Washington, DC–(ENEWSPF)–November 18, 2016
As head of the Justice Department, the Attorney General is often called on to determine the course of action in critical cases of discrimination and inequity. Though there’s no official announcement to this point, it appears that for the Trump “Justice Department,” those decisions will be coming from Jefferson Beauregard Sessions III, a man who was turned down for a positions as a federal judge due to his racist positions.
In testimony before the committee, former colleagues said that Mr. Sessions had referred to the N.A.A.C.P., the Southern Christian Leadership Conference and other civil rights groups as “un-American” and “Communist-inspired.” An African-American federal prosecutor then, Thomas H. Figures, said Mr. Sessions had referred to him as “boy” and testified that Mr. Sessions said the Ku Klux Klan was fine “until I found out they smoked pot.” Mr. Sessions dismissed that remark as a joke.
Sessions didn’t even deny his remarks about the NAACP and other groups. However, Jefferson Beauregard the third was turned down for that district court position back in 1986, at a time when the Republican Party at least maintained a pretense that it was against racism. A Republican-controlled committee rejected Sessions over his racist remarks. Sessions has long considered his election as Senator a major finger in the face of civil rights groups and, like David Duke, he got on the Trump train early.
And as the first senator to endorse Mr. Trump’s presidential campaign, he has a special status as an early supporter who became an important surrogate and close adviser.
While it may be difficult to determine what Sessions will do as AG, it’s easy enough to see he will not do.
Mr. Sessions was also accused of speaking disparagingly of the Voting Rights Act and the stringent oversight it placed on Southern states.
What are the positions of Jefferson Beauregard Sessions III? He’s “very tough on crime”—unless that crime involves Donald Trump.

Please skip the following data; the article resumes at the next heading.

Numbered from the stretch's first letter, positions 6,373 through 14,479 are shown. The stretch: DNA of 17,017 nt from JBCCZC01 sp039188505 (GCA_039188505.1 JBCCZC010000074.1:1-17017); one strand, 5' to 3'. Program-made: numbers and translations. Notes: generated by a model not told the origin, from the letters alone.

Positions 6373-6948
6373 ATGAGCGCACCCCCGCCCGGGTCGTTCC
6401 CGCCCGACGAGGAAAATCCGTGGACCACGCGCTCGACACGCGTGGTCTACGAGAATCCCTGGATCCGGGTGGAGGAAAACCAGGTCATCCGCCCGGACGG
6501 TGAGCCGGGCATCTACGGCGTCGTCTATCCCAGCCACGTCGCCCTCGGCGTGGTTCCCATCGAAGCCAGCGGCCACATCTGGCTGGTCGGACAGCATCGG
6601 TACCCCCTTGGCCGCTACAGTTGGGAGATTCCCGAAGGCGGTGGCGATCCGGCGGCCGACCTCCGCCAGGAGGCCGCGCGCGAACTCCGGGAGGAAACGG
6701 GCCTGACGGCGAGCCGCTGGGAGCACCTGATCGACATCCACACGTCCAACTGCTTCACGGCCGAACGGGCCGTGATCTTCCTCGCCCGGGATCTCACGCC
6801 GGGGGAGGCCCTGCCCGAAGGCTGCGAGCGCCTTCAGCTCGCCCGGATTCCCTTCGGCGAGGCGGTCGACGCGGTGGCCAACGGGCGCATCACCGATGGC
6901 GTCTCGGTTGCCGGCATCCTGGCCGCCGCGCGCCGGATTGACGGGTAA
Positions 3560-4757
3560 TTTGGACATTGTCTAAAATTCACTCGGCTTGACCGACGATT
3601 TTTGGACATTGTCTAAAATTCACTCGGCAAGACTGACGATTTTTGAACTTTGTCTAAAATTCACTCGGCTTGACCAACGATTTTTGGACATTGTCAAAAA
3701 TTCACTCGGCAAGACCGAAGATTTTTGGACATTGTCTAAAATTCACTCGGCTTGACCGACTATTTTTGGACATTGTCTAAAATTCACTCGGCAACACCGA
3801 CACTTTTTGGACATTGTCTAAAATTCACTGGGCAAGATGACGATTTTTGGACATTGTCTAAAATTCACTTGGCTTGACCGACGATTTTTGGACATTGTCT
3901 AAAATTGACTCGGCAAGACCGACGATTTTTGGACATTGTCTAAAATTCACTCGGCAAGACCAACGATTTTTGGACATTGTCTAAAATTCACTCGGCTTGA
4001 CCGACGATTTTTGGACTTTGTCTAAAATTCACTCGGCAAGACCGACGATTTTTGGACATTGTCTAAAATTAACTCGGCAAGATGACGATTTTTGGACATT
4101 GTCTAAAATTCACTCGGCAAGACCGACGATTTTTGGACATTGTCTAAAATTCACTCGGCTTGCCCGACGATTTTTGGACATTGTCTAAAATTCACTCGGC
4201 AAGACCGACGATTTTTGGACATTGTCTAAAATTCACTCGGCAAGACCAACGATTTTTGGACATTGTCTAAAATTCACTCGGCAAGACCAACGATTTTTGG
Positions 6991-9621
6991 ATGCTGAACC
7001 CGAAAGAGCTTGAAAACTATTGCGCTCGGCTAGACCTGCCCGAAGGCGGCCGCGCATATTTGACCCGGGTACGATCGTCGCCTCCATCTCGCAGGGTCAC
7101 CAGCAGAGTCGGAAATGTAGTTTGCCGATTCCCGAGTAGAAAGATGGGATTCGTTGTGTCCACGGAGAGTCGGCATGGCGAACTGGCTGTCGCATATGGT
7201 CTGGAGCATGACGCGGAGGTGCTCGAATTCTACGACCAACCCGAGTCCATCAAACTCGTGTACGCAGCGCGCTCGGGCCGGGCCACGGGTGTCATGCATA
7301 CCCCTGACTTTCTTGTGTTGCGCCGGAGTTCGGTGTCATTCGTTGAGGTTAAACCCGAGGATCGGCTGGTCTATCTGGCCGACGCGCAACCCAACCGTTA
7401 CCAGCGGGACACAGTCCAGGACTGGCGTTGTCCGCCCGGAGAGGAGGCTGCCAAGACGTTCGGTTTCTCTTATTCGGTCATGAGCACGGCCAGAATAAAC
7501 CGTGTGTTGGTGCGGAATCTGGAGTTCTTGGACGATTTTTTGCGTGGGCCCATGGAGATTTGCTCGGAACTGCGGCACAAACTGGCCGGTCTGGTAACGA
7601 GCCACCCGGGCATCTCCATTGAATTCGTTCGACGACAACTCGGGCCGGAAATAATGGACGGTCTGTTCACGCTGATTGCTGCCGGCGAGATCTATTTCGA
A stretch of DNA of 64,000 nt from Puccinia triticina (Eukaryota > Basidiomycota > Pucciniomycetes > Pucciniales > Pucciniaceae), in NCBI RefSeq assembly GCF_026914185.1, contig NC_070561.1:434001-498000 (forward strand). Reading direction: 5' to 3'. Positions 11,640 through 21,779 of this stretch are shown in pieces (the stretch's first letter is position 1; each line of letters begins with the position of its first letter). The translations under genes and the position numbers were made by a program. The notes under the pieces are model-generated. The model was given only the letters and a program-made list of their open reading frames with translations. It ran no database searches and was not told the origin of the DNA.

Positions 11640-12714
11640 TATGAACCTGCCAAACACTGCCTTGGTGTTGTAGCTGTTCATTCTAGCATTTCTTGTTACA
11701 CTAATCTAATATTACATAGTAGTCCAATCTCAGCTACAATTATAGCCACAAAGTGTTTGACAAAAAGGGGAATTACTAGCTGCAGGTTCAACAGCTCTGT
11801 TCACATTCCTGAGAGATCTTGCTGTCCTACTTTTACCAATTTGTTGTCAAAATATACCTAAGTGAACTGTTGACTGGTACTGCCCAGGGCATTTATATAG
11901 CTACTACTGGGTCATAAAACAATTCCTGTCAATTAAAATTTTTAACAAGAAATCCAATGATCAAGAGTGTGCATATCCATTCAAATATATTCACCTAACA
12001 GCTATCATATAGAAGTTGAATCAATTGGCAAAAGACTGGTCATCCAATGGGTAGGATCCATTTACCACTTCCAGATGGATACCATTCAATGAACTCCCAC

TWS: But beyond the language, would you characterize the behavior described in that
as sexual assault if that behavior actually took place?
SESSIONS: I don’t characterize that as sexual assault. I think that’s a stretch.
Other than giving the “grab away” signal, Sessions can be counted on for his attacks against Black Lives Matters, his insistence that it’s okay to institute a ban against Muslims because “millions of Americans support it,” and of course plenty of corn to feed the new Jim Crow laws that already proved so valuable in blocking black and immigrant votes in this election.
What does Sessions consider an actual “tough on crime position”? Something like this.
Sessions cited Trump's racist 1989 ad about the Central Park Five as evidence of his commitment to “law and order.” https://t.co/eEBrQq6IBH pic.twitter.com/xgZ9pak6Hl
— Jamil Smith جميل كريم (@JamilSmith) November 18, 2016
Donald Trump supported the death penalty for a group of kids who turned out to be innocent of the crime for which they were convicted … Sessions thinks that’s great.
There are Republicans in the Senate who are unhappy with Trump, but at least one of those Republicans seems more than happy enough to support Sessions “traditional” antebellum positions.
A spokesman for Mr. Sessions did not respond to a request for comment. But on Tuesday, Senator Lindsey Graham, a South Carolina Republican who opposed Mr. Trump’s candidacy, enthusiastically endorsed Mr. Sessions for a major job in the Trump administration.
During the campaign, Sessions was a loyal source of rumor and innuendo for Trump, feeding into conspiracy theories like “Hillary Clinton is hiding a health problem.”
Sessions: All I can tell you is I’m not a doctor and I’m not diagnosing it. But she’s not even doing press conferences.
How good was Sessions in the pre-season? Good enough that Roger Stone urged Trump to select Sessions for his VP.
Jefferson Beauregard “Jeff” Sessions III has pushed for the Republican ideal of “judicial restraint” in the Senate, meaning that the Justice Department and courts should have a hands off attitude about bigotry and injustice. As an attorney, Sessions once made a very specific wish about Civil Rights cases …
Mr. Sessions threw the file on a table, and remarked, ‘I wish I could decline on all of them,'” by which Figures said Sessions meant civil rights cases generally.
Now he’ll get his chance.